I can't even tell you how it happened. I was looking, I backed up slowly, and then the horrible "CRUNCH" sound. I immediately started to panic.
My new car.
My brand new car.
My DREAM car.
My beautiful brand new white dream car.
I didn't want to get out, but I did, and it was not pretty. Bumper all scratched, tail light smashed. I was afraid I ruined the trip for my 79-year old mother in law (this was on her bucket list). I was afraid of what my husband would say (I have been known in the past to 'crunch' a car - he joked with me as we drove this new car off the lot to BE CAREFUL). I was just upset that I had let this happen somehow. And I could. not. stop. crying. To the point I could hardly breathe.
Words like "it's ok", "it was an accident", "you didn't do it on purpose", "it's just a car, it can be fixed" started to float their way through my tears. All true, but I was inconsolable over my new car, which I got in such perfect condition, and now was damaged. My perfect car. My most prized possession.
It took a few hours of somber thought to let it all sink in. YES, it could be fixed. It was going to be fixed. It was my fault somehow, but it could be fixed. And as usual, in one of my darkest times, the grace of God found me in the form of a scripture that came into my head and interrupted my negative thinking.
Behold, I make all things new.
It's a scripture I had engraved on my Dad's gravestone. "The old has gone, the new has come."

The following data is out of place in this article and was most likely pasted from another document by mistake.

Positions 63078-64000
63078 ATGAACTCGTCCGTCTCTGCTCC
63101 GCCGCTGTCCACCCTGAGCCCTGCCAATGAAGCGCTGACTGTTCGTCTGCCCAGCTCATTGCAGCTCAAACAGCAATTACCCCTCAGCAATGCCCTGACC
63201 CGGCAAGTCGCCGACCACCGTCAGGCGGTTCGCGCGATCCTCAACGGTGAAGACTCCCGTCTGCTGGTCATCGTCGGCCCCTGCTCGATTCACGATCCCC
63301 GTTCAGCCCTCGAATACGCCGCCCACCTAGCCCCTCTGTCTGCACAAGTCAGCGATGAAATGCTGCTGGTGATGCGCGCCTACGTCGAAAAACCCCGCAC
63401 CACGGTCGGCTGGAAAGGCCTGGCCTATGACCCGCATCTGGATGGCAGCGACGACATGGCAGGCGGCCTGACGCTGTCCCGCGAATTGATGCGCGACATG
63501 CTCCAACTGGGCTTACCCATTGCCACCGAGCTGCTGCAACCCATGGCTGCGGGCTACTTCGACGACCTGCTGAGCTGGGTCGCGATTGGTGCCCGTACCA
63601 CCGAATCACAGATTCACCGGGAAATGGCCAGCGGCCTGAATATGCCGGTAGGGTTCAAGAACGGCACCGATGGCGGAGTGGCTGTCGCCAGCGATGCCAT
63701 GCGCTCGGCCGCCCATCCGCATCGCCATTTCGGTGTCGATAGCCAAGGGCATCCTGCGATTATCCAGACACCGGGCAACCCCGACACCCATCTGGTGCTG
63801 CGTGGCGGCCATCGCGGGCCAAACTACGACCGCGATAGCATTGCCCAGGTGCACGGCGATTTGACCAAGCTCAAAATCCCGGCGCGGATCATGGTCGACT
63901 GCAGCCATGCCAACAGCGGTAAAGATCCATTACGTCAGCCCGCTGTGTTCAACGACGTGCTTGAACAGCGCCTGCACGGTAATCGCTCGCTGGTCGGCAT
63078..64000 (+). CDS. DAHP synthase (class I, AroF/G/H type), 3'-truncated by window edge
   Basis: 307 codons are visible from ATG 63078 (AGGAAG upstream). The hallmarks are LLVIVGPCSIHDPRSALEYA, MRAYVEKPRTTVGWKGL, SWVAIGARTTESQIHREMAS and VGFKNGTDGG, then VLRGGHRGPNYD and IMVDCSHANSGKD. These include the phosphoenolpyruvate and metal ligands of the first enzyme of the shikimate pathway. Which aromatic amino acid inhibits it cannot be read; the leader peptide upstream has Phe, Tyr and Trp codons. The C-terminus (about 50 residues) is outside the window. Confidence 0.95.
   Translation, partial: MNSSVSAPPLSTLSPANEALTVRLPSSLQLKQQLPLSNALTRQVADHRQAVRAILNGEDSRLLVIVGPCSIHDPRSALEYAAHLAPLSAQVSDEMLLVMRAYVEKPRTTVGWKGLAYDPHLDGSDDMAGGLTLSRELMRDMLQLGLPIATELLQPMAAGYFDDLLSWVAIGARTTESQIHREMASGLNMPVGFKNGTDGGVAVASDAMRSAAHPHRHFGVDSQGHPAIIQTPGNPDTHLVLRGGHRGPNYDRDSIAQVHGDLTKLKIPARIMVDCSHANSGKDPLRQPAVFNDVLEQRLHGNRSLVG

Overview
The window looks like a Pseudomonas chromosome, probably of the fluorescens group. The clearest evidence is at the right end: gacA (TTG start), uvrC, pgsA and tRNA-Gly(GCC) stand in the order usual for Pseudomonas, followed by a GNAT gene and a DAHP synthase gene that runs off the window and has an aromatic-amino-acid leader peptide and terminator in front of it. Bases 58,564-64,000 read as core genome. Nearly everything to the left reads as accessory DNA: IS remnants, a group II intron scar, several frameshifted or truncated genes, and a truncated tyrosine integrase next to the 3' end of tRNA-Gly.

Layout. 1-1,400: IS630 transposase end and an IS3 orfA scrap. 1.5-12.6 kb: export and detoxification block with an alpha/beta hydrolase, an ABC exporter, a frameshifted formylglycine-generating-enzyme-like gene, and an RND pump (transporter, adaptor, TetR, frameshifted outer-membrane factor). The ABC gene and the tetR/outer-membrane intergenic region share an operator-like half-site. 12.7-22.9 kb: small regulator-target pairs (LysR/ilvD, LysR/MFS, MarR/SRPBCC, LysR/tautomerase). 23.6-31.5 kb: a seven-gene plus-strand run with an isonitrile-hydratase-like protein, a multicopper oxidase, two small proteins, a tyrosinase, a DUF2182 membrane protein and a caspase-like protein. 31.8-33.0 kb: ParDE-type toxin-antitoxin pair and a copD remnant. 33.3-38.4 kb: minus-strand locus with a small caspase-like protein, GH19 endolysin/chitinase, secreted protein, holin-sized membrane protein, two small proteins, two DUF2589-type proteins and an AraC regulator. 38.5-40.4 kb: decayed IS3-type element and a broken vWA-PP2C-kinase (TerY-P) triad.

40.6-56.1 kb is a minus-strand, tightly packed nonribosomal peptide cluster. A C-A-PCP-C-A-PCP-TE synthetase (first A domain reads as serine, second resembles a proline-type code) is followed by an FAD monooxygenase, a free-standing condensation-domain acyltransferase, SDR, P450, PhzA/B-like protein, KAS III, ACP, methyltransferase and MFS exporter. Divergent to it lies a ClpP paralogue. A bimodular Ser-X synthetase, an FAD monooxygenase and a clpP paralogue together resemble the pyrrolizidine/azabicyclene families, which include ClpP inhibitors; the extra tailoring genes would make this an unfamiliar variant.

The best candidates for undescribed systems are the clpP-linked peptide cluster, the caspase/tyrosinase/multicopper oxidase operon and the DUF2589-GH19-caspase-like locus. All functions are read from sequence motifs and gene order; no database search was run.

Yes, this too shall pass. And I know that when things are broken they can be fixed.
I came out in perfect condition too. Not from a factory, couldn't be bought, and certainly not without sin, but I was in pretty good shape. And today's events got me thinking that even though I'm "broken" in many ways, I can be fixed too. And even though it wasn't by accident that all that chocolate fell in my mouth and put me in less than perfect form, I could still be fixed. I am fixing myself by making better choices day by day (hour by hour, minute by minute...)
Yup, it may take a bit longer than a deductible and a few days in the shop, but I'm getting fixed too. And I'm certainly grateful that's "all" that's broken on me and my car. (-:
We'll be just fine, thanks, and I will enjoy the rest of my journey literally and figuratively and not let it ruin my day, my life.
My husband (who seemed to take the news well as far as I could tell from 700 miles away) always says, "It is what it is."
Material things can be replaced. Time with loved ones, and memories, cannot. So, in spite of my grieving over my perfect car, I realize it's just a "thing" and maybe I needed to put that in perspective to apply the principle of fixing what's broken to my life.
Here's hoping you can too.